Minutes: Wales Electoral Practitioners Working Group 28 March 2018

Minutes: Wales Electoral Practitioners Working Group 28 March 2018

Date: Wednesday 28 March 2018

Minutes: Wales Electoral Practitioners Working Group 28 March 2018

Adrian Crompton, Director of Assembly Business: Assembly Commission consultation - Creating a Parliament for Wales

AC was grateful for the opportunity to present. He explained that the Llywydd and Assembly Commission had launched a consultation on Creating a Parliament for Wales which looked at:

  • Assembly size
  • Electoral system
  • Who can vote
  • Electoral law
  • Disqualifications
  • Internal arrangements

The consultation was largely based on the recommendations made by the expert Panel on Assembly electoral reform in December 2017.

The Expert Panel concluded that the current Assembly was too small and needed between 80-90 Members to function effectively.

The panel assessed a number of different electoral systems and focused on three potential systems:

  • Single Transferable Vote (STV)
  • Flexible List Proportional Representation (FLPR)
  • Mixed Member Proportional (a variant of Additional Member System)

STV and FLPR would require new multimember constituencies following a  boundary review. There was no mechanism or time for a review before the 2021 elections. There were two proposals for using existing boundaries:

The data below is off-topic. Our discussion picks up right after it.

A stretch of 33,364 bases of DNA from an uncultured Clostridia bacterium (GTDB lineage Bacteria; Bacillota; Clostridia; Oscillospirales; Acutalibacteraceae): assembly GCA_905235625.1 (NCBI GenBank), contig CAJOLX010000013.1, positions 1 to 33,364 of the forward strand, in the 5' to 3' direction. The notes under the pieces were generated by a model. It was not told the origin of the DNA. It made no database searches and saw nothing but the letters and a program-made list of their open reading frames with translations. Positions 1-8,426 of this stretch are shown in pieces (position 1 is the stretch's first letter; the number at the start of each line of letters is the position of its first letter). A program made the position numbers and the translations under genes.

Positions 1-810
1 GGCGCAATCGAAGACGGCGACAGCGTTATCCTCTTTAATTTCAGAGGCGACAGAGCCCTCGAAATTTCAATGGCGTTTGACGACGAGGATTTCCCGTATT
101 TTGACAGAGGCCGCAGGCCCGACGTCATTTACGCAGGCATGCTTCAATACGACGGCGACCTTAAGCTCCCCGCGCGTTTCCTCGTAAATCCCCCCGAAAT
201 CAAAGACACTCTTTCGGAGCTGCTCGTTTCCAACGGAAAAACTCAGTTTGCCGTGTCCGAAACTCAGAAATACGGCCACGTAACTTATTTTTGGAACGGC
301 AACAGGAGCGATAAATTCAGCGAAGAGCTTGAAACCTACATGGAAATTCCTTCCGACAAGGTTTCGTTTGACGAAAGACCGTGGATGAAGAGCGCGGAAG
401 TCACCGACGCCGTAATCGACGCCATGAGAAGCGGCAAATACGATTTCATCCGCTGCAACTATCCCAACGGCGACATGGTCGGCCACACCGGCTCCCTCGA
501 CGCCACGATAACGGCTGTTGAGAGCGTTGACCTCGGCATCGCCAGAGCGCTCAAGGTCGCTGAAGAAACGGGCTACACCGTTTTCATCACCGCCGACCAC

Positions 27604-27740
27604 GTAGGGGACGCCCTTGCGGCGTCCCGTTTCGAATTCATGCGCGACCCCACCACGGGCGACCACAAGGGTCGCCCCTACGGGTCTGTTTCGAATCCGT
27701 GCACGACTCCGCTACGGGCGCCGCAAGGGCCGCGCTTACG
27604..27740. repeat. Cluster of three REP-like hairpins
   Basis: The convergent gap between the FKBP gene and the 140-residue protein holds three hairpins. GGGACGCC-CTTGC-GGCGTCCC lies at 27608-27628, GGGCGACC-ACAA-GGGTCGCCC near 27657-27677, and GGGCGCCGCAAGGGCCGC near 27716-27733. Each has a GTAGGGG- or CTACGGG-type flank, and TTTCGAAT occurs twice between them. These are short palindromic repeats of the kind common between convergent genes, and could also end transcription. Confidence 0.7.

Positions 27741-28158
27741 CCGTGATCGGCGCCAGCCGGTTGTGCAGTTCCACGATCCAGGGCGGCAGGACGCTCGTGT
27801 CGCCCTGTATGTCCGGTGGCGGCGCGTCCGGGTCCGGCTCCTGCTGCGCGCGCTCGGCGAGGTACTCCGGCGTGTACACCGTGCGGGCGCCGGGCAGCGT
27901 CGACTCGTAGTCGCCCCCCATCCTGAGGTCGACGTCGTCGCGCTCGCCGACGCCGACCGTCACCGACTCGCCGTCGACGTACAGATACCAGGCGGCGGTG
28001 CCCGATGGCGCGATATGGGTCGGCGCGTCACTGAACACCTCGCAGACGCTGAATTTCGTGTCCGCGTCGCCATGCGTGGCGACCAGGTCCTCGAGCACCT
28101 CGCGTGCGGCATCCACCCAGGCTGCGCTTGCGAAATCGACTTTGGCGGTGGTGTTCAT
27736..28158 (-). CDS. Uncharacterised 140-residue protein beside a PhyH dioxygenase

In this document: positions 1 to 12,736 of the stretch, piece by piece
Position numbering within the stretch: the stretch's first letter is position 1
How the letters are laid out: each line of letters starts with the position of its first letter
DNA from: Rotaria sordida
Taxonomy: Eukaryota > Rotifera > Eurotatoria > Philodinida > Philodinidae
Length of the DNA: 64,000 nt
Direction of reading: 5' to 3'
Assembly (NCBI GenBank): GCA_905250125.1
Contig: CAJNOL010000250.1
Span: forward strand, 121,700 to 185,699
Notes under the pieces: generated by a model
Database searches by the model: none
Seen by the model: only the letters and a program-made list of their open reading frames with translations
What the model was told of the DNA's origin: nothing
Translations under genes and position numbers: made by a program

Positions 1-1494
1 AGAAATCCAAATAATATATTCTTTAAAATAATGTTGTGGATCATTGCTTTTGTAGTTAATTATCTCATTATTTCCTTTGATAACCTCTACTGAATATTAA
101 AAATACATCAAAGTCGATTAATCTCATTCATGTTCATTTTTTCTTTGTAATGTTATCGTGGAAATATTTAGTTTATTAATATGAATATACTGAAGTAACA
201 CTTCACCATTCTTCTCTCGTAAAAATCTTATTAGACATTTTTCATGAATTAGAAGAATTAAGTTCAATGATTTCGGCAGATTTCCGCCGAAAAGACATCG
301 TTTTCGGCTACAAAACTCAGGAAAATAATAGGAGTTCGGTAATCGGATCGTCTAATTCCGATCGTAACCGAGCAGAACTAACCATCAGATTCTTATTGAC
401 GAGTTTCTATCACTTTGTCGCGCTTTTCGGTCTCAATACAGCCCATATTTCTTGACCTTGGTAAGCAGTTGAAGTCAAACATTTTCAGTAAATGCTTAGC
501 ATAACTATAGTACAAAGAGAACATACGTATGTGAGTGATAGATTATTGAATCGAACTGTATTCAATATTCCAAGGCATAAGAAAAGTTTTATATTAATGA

• 20 new constituencies could be created based on the existing 40 constituencies, or
  • 17 constituencies could be created based on the existing 22 local authority areas with each returning between four and seven Members

The consultation asked:

  • who should be allowed to vote in Assembly elections and referred  to 16 and 17 year-olds, non-UK nationals resident in Wales and  prisoners
  • whether the franchise for Assembly elections should be the same for local government elections
  • who should be able to be an Assembly Member
  • whether disqualifications should apply at the time of nomination or when someone had been elected

The consultation had closed on 7 April. The Assembly Commission would decide on the scope and timing of legislation in July 2018 with the introduction of a Bill in autumn 2018 and possible Royal Assent in summer 2019. Any  changes would then be in place for the Assembly elections in May 2021.